Tool For Tuesday: Even Things Shouldn’t Be Homeless.



Today’s Tool for Tuesday was inspired by Gretchen Rubin’s terrific twitter that if you can’t find something, it means you have to clean up.

Where did I put my keys? Where did I put my phone? Where did I put my glasses? Would someone pleeeaaase help me find my wallet?

Sound familiar? Of course it does!

How many seconds and minutes of our lives have been spent looking for lost things? My sister said that if she added up all those moments, she has probably spent the equivalent of three whole months of her life searching for missing items. (This doesn’t include the time I spent looking for my daughter, Libby, who was lost at a ski area when she was four!)

Wouldn’t it be great if everything had a tracking device like our cell-phones? You call it and it rings, answering happily. But our keys our silent. So is our wallet.

Just like people shouldn’t go homeless, neither should things. Everything needs a place. Everything in your house needs a spot it calls its own. Your belongings need to belong somewhere.

Didn’t you set up a password for your email account? Set up a place that you remember for each thing. Hang your car keys away from the front door but don’t throw them on the counter. Put your handbag on a shelf. Give your glasses a nose. (I use a branch that happens to look like the perfect proboscis.) Make a list. Save time and useless anxiety playing hide-and-seek with inanimate objects.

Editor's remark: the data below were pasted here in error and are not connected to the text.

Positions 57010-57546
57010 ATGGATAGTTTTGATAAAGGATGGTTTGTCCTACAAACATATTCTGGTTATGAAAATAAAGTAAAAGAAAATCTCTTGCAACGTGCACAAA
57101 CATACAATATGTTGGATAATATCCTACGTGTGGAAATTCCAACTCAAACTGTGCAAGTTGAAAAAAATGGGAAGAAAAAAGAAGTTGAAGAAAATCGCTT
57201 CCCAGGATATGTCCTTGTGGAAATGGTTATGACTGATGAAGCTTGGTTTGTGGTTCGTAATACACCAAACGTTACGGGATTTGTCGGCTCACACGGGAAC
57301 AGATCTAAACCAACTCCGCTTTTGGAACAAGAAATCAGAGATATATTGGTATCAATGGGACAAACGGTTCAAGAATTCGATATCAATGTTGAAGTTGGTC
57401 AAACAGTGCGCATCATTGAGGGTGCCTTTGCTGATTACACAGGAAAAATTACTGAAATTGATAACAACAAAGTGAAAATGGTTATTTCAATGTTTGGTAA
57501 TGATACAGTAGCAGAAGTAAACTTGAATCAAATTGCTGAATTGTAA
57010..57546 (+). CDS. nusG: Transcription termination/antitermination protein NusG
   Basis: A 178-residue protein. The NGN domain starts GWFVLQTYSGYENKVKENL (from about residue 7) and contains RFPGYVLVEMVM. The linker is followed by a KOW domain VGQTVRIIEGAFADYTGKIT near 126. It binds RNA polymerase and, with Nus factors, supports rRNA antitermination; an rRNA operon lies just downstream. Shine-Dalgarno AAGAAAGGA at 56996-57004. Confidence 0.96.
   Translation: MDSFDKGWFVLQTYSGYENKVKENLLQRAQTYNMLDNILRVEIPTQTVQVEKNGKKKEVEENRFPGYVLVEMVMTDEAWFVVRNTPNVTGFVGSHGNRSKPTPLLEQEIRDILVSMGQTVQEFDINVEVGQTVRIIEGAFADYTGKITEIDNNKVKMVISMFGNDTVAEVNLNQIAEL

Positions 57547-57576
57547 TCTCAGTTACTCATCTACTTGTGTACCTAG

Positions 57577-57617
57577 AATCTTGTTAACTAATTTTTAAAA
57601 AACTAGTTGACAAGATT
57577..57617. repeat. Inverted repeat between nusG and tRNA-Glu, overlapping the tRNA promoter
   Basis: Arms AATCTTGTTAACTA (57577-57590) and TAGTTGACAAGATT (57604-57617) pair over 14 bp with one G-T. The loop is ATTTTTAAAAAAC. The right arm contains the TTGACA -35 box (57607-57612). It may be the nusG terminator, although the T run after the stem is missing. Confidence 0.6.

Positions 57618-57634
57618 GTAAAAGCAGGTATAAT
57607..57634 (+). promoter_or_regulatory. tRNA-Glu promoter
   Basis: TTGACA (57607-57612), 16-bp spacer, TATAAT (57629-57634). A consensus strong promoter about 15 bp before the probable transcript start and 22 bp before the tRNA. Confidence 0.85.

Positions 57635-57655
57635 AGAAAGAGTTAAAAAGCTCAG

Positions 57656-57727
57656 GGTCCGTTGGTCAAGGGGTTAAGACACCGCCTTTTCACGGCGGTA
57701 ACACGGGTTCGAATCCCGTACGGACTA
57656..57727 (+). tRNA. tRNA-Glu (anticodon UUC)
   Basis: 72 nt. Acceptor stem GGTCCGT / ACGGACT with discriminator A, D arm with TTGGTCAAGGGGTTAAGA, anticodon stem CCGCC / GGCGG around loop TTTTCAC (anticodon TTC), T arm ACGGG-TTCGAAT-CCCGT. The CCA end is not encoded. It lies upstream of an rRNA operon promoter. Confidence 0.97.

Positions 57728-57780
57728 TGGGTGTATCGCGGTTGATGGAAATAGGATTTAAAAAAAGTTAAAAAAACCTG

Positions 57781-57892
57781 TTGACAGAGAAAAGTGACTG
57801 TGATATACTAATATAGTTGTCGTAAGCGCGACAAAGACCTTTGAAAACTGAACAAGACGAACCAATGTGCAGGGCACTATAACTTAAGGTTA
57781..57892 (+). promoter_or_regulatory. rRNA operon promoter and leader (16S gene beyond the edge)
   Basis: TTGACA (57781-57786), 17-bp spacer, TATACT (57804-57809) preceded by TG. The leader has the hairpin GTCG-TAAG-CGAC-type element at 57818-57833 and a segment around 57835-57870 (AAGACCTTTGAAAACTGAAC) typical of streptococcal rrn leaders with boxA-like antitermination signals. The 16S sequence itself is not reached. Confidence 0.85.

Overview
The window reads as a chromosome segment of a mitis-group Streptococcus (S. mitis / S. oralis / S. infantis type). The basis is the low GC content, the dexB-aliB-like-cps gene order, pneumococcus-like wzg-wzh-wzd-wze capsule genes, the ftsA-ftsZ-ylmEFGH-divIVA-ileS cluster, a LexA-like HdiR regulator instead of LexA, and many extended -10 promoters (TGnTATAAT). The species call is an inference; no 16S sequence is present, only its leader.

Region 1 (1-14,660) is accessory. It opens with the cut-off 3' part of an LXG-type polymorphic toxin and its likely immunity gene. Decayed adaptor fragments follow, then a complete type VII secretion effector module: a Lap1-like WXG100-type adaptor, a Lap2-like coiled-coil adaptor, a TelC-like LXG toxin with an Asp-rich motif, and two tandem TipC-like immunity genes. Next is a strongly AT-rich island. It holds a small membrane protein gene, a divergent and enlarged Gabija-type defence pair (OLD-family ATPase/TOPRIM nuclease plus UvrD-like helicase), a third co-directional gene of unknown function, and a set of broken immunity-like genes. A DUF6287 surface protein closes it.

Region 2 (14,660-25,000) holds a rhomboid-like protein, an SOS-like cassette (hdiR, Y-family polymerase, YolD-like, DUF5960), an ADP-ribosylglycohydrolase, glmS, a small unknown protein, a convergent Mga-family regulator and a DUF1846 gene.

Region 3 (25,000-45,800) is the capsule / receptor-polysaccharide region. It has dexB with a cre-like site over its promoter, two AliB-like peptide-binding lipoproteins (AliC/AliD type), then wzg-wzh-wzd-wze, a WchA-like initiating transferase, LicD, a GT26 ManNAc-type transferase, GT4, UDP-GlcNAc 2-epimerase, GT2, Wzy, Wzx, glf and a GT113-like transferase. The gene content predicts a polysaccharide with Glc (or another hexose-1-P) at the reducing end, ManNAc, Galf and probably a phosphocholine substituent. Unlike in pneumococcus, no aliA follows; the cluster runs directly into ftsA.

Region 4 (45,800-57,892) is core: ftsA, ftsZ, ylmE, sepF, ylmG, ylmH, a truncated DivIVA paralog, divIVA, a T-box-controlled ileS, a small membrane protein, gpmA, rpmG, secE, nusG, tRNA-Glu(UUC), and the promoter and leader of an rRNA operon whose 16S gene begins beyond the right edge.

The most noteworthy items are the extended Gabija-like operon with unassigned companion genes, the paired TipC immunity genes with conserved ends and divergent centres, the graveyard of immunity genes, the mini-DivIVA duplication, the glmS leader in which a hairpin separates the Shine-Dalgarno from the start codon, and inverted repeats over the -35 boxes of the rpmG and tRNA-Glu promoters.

How to change your life today? Change your seconds. Improve each minute. Give your things a home so you don’t waste precious moments looking for your things when you could be doing something new, exciting and different.

About dianabletter

Diana Bletter is the author of several books, including The Invisible Thread: A Portrait of Jewish American Women (with photographs by Lori Grinker), shortlisted for a National Jewish Book Award. Her novel, A Remarkable Kindness, (HarperCollins) was published in 2015. She is the First Prize Winner of Moment Magazine's 2019 Fiction Contest. Her work has appeared in The New York Times, The Wall Street Journal, Commentary, tabletmag, Glamour, The Forward, The North American Review, Times of Israel, and is a reporter for Israel21C, and many other publications. She is author of Big Up Yourself: It's About Time You Like Being You and The Mom Who Took off On Her Motorcycle, a memoir of her 10,000-mile motorcycle trip to Alaska and back to New York. She lives in a small beach village in Western Galilee, Israel, with her husband and family. She is a member of the local hevra kadisha, the burial circle, and a Muslim-Jewish-Christian-Druze women's group in the nearby town of Akko. And, she likes snowboarding and climbing trees.
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